To identify inhibitors of TgMyoA motor activity, we used our previously described method for producing large amounts of functional motor, in which the TgMyoA heavy chain is co-expressed in insect cells with its 2 light chains, TgMLC1 and TgELC1, and a myosin co-chaperone protein. We developed a miniaturized coupled enzyme assay to measure actin-dependent ATPase activity of the purified recombinant motor and screened 50,000 compounds from the compound library at Cytokinetics Inc. for inhibitors of this ATPase activity. Hit follow-up and characterization included dose-response analysis using resupplied compound that was determined to be >95% pure by LC/MS analysis and control assays demonstrating the compound was inactive against an unrelated ATPase, hexokinase. The most potent hit was 1-(4-methoxyphenyl)-N-((3-(thiophen-2-yl)-1H-pyrazol-4-yl)methyl)cyclopropan-1-amine inset, subsequently named KNX-002. KNX-002 inhibits TgMyoA ATPase activity in a dose-dependent manner with an IC50 of 2.8 μM (95% confidence interval (CI) 2.4 to 3.2 μM;. In contrast, KNX-002 has little to no detectable effect on the actin-activated ATPase activity of bovine cardiac myosin, chicken gizzard smooth muscle myosin (SMM), rabbit fast skeletal muscle myosin, or bovine slow skeletal muscle myosin, up to the highest concentrations tested (40 μM; Figs 1 and S1). These data identify KNX-002 as a potentially specific inhibitor of T. gondii class XIVa myosin activity.


The intense interest in motility among those who study apicomplexan parasites reflects both the unique nature of the process and its importance in parasite biology and virulence. These parasites move without cilia, flagella, or a protruding leading edge that drives the substrate-dependent motility of most other eukaryotic cells. The class XIV myosins play a central role in motility, but they are unusual myosins in many respects, and precisely how these myosins and their interacting proteins function to drive motility remains controversial. The mechanisms underlying motility are therefore of fundamental cell biological interest. Since MyoA is essential for virulence, highly conserved in apicomplexan parasites, and different in several respects from the myosins found in humans, the MyoA motor complex also represents a potentially attractive target for drug development. We describe here the identification and characterization of a novel small molecule, KNX-002, which will be a useful chemical probe for future studies of the function of TgMyoA. Importantly, we also identified a mutation in TgMyoA that reduces the sensitivity of the motor to KNX-002. We used isogenic parasite lines expressing either the wild-type or mutant myosin to demonstrate that TgMyoA is a biologically relevant target of the compound in parasites and to show that pharmacological inhibition of TgMyoA can slow the progression of disease in mice infected with a lethal dose of T. gondii.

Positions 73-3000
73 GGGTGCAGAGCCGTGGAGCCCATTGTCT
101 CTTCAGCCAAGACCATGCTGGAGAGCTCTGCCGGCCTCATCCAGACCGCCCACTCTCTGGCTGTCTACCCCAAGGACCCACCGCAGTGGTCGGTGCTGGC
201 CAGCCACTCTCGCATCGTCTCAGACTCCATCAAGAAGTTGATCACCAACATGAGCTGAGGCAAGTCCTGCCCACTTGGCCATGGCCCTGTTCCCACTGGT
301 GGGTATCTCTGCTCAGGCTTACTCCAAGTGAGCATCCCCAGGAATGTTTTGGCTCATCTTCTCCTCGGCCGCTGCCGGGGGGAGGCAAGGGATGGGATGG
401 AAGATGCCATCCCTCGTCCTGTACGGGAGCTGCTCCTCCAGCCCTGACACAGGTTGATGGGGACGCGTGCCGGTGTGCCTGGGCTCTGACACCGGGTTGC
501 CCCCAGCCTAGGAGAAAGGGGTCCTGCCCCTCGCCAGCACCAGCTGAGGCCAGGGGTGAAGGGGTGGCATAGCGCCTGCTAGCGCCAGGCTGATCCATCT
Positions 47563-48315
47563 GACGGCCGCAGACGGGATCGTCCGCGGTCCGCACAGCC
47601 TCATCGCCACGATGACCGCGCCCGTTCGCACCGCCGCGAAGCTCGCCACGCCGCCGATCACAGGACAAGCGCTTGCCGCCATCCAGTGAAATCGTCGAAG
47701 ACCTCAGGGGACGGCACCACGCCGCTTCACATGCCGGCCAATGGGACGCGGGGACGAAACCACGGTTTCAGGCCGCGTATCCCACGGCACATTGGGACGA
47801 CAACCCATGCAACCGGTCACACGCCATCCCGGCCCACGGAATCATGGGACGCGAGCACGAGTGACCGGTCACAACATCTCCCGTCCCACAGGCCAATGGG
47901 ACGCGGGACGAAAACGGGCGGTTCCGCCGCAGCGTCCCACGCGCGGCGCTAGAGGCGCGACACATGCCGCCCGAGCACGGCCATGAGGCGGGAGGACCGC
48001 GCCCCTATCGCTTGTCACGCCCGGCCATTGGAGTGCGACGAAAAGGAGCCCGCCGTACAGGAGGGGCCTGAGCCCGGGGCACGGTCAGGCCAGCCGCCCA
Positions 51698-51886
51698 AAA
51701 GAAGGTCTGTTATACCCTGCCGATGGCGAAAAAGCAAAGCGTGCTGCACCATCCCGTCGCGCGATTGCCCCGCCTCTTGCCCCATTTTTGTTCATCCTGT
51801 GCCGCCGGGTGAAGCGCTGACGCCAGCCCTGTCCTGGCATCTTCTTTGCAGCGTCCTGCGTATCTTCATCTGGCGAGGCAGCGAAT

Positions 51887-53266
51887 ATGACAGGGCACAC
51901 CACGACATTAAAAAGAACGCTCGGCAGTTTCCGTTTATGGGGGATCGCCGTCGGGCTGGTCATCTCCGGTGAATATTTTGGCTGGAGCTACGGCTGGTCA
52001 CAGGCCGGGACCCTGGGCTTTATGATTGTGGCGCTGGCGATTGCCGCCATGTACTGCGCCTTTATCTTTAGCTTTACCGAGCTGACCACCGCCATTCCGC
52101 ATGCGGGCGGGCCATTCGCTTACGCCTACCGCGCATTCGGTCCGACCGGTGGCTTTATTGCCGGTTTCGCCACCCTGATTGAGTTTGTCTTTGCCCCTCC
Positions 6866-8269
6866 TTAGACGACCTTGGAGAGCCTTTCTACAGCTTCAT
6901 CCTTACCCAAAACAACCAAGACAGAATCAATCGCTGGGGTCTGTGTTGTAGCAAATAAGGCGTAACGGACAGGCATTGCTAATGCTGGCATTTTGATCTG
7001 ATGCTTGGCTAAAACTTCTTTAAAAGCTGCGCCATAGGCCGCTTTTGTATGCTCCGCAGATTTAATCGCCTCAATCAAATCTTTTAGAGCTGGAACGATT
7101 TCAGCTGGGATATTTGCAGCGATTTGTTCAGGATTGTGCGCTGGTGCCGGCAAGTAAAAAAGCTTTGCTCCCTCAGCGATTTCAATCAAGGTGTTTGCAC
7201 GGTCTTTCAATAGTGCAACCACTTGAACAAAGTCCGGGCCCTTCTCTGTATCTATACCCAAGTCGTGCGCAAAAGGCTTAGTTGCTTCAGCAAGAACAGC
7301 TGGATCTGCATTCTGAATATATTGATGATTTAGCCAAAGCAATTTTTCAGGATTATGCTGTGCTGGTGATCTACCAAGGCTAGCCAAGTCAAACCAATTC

Citation: Kelsen A, Kent RS, Snyder AK, Wehri E, Bishop SJ, Stadler RV, et al. (2023) MyosinA is a druggable target in the widespread protozoan parasite Toxoplasma gondii. PLoS Biol 21(5): e3002110.

Academic Editor: Boris Striepen, University of Pennsylvania, UNITED STATES

Received: February 15, 2023; Accepted: April 5, 2023; Published: May 8, 2023

Copyright: © 2023 Kelsen et al. This is an open access article distributed under the terms of the Creative Commons Attribution License, which permits unrestricted use, distribution, and reproduction in any medium, provided the original author and source are credited.

Data Availability: All relevant data are within the paper and its Supporting Information files.

Funding: This work was supported by the National Institutes of Health (AI139201 and AI137767 to GEW, each including salary support; GM141743 to DMW, including salary support; F31AI145214 to RVS, including predoctoral fellowship stipend support; and T32AI055402 to GEW, including predoctoral fellowship stipend support for AKS). The work was also supported by the Canadian Institutes of Health Research (148596 to MJB), the Canada Research Chair program (to MJB, salary support) and the American Heart Association (20POST35220017 to RSK, including postdoctoral fellowship stipend support). The funders had no role in study design, data collection and analysis, decision to publish, or preparation of the manuscript.

Competing interests: The authors have declared that no competing interests exist.

Abbreviations: CI, confidence interval; DSF, differential scanning fluorimetry; FBS, fetal bovine serum; HCM, hypertrophic cardiomyopathy; HFF, human foreskin fibroblast; RFU, relative fluorescence unit; RLU, relative luminescence unit; SAR, structure-activity relationship; SEC, size-exclusion chromatography; SMM, smooth muscle myosin